AIR QUALITY ALERT: Heavy African dust expected to blow back into Houston through Tuesday

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ABC13 Weather Team has the latest timeline on dust in the area.

Another African dust cloud is back in Houston. It will stick around through midweek.

This cloud is now expected to be almost twice as thick as the cloud that turned Houston's sky hazy gray at the end of June. The thickest part of this cloud will blow over Houston starting Sunday afternoon. You'll see a "Saharan sunset" Sunday evening and wake up to a really hazy sky Monday, when the air quality could turn unhealthy once you add in the additional pollution generated by work-week activities.

The heavy haze will linger into Tuesday, then thin out the rest of the week.


Most of us will just notice a change to the color of the sky, but if you noticed any health impacts last time, you may consider reducing your outdoor exposure during this time frame.

So what does it mean for you?
Meteorologist Travis Herzog says most of these fine dust particles will stay suspended thousands of feet above ground, turning the sky a hazy gray. For most of you, that's the only difference you'll notice, but some of you may encounter respiratory issues.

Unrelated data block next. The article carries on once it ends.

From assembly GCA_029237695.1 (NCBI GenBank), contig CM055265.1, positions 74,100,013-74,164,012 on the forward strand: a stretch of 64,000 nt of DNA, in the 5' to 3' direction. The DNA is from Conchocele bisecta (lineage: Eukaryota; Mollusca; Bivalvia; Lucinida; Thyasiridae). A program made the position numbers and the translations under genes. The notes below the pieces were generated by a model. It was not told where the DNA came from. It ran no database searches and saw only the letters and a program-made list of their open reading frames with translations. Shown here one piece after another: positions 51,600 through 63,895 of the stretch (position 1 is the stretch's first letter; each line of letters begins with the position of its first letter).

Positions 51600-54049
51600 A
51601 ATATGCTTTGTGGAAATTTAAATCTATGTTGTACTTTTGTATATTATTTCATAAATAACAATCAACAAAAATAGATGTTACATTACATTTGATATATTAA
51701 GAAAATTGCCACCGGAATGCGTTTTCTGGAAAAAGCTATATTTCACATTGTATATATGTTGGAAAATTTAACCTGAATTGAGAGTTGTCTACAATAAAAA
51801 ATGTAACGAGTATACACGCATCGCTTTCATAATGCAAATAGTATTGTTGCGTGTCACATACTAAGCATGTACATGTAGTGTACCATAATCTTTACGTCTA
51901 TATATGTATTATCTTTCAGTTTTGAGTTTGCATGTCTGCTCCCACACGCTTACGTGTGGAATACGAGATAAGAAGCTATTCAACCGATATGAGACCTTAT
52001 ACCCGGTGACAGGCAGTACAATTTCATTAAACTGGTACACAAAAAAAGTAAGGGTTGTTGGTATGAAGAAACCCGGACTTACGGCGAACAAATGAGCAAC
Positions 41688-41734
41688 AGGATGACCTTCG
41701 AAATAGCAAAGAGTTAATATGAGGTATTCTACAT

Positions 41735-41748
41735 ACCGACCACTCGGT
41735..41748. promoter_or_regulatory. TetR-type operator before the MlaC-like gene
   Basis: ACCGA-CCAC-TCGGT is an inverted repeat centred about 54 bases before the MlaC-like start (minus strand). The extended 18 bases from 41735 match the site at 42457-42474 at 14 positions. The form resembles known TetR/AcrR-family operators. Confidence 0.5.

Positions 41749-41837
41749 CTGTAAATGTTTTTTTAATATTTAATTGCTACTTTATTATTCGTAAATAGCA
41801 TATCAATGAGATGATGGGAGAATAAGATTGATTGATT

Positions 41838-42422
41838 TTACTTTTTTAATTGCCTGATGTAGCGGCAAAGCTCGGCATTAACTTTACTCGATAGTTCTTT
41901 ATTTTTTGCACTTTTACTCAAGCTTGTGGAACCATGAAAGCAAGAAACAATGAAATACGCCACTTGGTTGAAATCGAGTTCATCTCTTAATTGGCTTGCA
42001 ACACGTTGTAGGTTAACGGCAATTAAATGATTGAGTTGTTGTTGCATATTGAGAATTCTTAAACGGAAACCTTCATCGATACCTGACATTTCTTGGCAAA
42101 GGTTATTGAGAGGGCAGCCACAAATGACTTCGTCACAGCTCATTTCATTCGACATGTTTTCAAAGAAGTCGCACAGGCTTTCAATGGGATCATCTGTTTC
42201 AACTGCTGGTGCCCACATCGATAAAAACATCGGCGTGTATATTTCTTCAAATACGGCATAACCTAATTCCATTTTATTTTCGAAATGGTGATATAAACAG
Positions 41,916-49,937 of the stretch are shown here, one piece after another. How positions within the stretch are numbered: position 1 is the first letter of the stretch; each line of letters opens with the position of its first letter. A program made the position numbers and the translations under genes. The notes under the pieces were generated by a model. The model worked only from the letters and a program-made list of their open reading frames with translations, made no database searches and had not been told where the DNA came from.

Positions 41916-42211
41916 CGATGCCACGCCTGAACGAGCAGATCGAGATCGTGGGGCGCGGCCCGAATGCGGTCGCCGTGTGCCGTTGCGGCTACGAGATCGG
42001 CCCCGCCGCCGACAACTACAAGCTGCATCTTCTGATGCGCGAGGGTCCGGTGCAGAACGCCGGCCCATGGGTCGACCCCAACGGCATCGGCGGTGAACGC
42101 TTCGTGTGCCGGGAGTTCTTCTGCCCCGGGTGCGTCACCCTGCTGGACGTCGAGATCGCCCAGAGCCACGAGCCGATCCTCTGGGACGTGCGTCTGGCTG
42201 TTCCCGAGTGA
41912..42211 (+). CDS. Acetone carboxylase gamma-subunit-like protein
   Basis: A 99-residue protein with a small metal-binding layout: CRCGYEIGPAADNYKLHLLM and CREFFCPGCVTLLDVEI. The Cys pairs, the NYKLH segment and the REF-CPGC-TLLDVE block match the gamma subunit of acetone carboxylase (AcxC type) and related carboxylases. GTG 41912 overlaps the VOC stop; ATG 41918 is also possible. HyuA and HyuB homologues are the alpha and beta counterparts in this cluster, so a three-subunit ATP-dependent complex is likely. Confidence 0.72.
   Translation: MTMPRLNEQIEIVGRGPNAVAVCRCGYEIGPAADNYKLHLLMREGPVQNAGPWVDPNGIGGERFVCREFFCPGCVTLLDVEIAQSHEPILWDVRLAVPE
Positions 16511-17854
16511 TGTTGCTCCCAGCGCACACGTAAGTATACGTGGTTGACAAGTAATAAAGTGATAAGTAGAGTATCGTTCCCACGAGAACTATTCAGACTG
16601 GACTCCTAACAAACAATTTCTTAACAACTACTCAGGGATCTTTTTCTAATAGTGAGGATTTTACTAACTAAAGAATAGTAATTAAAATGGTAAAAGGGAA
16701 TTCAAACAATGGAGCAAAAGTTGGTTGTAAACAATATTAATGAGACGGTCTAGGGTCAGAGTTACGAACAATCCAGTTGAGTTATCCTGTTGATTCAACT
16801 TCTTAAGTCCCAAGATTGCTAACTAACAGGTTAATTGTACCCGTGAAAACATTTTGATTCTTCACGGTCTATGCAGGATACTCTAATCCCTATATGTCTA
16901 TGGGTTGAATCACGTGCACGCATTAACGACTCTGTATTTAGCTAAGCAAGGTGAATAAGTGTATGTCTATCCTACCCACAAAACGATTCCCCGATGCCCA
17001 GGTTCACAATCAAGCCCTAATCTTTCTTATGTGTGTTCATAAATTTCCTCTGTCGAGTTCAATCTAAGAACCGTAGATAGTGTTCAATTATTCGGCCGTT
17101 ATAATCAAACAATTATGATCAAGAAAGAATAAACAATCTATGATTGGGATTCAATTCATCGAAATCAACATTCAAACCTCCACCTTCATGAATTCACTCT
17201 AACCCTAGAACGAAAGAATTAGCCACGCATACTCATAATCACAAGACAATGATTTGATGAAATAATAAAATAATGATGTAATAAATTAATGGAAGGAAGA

A portion of this microscopic dust, known as particulate matter, does reach the ground and can penetrate deep into our lungs. According to the U.S. Geological Survey, studies have shown chemical contaminants and microorganisms can also survive the trek across the Atlantic, but few studies have been conducted on the impact to human health.
VIDEO: Drone footage captures dust storm across area
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Drone footage of African dust storm across the Houston area.


Sensitive individuals with asthma, allergies, and other lung conditions may notice flare ups, especially after prolonged outdoor exposure. Other sensitive groups include the elderly, young children, and pets. If you are concerned about the impact to your health, consider limiting your time outside.



There is a seasonal cycle to when African dust clouds can reach Houston. Travis says they normally track through our sky in May, June, and July.

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weatherforecasthealthasthmaair qualityHouston
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